“The state urged the justices to stay out of the dispute, emphasizing that the law is intended to combat voter fraud and guarantee that voters (who, unlike in most states, are not required to register in advance) get the right ballots when they go to the polls.”
Voter fraud? Who says?
However, such ostensible voter fraud at polling places is vanishingly rare, according to every credible investigation done of this issue, indicating the law is more of a Republican fraud on the electoral process and disenfranchisement of a particular group of Democratic voters.
One net result of all this subterfuge is that Heitkamp is going to have a much harder time getting re-elected next month, especially after showing rare courage — remember she’s a Red-state Democrat — in voting to not confirm Kavanaugh at the recent Senate Judiciary Committee hearing on the nomination. Other Republicans on the committee, except one, Lisa Murkowsky of Alaska, swallowed their integrity and voted “yes.”
Even if Democrats end up winning back the House of Representatives in next month’s mid-term elections, they still face the historical likelihood that they’ll lose it again after two years, as Bill Clinton and Barack Obama did, wrote Paul Glastris in Washington Monthly magazine:
“There was a time when divided government didn’t have to mean bad government. That time has passed. If the Obama years showed anything, it is that, when in opposition, the modern Republican Party has no goal beyond blocking the Democratic agenda, whatever that may be, and will transgress hitherto undisputed democratic norms to do so. Operationally, the GOP’s governing objectives have devolved to two base goals: transferring wealth upward, and staying in power.”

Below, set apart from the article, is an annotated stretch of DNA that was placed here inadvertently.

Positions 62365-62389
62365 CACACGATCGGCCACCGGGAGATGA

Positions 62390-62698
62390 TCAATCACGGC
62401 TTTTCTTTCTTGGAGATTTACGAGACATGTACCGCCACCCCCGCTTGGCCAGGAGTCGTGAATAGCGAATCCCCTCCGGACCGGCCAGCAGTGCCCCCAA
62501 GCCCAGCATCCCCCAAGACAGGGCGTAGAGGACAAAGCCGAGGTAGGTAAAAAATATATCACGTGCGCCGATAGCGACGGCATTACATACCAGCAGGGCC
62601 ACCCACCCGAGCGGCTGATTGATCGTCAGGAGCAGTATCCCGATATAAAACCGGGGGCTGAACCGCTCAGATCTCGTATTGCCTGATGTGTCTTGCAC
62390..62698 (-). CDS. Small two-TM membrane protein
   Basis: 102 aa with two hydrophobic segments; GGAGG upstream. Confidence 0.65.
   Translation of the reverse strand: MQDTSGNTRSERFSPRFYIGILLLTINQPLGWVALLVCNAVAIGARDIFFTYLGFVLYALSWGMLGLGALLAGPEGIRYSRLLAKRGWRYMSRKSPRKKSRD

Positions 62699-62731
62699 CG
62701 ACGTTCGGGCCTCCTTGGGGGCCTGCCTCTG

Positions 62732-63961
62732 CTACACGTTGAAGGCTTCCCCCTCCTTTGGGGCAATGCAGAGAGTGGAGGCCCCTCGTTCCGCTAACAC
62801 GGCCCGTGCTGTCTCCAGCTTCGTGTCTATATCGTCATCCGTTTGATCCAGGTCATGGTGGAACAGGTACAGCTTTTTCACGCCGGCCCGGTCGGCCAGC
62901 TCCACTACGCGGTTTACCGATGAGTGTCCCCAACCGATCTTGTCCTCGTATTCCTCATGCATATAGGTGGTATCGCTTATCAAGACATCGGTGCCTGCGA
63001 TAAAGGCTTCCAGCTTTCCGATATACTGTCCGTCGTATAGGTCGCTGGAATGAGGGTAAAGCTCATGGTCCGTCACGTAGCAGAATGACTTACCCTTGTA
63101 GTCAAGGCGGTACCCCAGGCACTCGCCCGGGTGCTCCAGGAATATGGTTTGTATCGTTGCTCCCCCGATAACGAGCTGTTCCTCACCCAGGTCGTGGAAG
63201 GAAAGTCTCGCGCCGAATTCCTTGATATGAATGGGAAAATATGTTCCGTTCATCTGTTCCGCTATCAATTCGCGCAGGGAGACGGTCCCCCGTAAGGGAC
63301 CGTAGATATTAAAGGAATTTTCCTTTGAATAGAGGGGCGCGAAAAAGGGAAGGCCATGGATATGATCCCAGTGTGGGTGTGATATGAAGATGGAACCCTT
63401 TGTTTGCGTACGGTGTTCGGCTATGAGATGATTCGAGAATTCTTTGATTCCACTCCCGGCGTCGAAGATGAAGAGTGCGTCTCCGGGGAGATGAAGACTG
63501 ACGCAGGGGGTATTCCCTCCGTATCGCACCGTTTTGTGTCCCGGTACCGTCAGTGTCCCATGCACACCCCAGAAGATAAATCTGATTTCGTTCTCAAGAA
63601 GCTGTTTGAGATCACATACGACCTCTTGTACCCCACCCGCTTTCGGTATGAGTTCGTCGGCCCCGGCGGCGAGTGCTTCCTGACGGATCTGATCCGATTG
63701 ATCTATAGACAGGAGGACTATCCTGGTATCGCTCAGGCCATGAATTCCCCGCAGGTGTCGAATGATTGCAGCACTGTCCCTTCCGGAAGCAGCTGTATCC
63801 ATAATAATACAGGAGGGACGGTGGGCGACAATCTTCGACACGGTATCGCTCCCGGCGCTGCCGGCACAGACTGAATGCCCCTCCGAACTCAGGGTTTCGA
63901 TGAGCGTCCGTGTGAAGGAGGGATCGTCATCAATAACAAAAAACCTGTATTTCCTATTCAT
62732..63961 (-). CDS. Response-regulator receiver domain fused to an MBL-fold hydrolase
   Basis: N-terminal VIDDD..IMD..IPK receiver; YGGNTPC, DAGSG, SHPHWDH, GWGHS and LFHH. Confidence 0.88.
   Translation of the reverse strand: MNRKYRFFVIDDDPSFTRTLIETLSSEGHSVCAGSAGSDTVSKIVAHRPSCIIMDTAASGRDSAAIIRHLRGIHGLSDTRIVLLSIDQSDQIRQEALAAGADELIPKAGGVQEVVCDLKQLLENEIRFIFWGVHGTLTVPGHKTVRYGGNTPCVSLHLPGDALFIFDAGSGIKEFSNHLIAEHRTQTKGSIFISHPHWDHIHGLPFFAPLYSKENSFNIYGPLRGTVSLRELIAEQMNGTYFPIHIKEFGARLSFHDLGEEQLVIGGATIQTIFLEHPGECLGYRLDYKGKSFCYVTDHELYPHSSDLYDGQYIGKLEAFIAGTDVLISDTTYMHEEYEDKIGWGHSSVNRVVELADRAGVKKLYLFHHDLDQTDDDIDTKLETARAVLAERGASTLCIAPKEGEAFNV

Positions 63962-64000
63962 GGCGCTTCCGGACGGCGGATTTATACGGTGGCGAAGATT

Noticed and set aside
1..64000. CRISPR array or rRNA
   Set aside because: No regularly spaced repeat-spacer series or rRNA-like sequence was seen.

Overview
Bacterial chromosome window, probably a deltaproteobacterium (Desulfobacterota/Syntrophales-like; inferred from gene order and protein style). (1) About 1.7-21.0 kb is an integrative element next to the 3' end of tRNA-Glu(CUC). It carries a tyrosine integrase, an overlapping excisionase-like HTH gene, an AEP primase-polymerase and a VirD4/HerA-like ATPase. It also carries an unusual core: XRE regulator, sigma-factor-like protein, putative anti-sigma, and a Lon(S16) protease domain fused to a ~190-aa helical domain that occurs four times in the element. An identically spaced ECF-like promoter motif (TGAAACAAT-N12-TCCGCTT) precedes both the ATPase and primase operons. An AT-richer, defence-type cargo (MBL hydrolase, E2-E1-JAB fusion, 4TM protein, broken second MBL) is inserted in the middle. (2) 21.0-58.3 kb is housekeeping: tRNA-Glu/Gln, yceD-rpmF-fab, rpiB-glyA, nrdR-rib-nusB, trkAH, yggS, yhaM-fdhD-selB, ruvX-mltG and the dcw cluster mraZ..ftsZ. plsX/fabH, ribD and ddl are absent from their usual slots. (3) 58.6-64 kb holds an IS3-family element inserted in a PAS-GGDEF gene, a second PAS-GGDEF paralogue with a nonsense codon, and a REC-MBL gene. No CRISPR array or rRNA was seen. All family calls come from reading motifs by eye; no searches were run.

Making anti-democratic democratic
Glastris argues that this requires that the GOP increasingly rely on “anti-democratic means,” such as suppressive voter ID laws and poll purges, super-partisan gerrymandering, and packing the federal judiciary with right-wing ideologues. That’s “on top of” other unfortunate systemic features — i.e., the Electoral College and the Senate — that give the GOP outsized representation compared to its popular vote.
Glastris recommends a different path for Democrats:
“They must instead see the purpose of politics as building sustained power for Democrats, period—but, unlike the other side, they must do this in part by strengthening the democratic process, not by undermining it.”
He proposes Democrats must “maximize the voting power of its core supporters” and “get over its squeamishness and aggressively push policies designed to raise turnout among young people and minorities.”
A ‘New Voting Rights Act’
But, first and foremost if Democrats gain control of Congress, is to “champion an electoral reform agenda” to grow the number of U.S. citizens who cast ballots, Glastris urges.
“They should conduct wide-ranging hearings on every aspect of the electoral system, including its vulnerability to hacking. They should then seek out the best ways to make the system more secure and voter friendly and incorporate those solutions into a major piece of proposed legislation, a New Voting Rights Act.”
Then Native Americans and all other citizens won’t have to suffer being brazenly and arbitrarily blocked from voting by any party in power.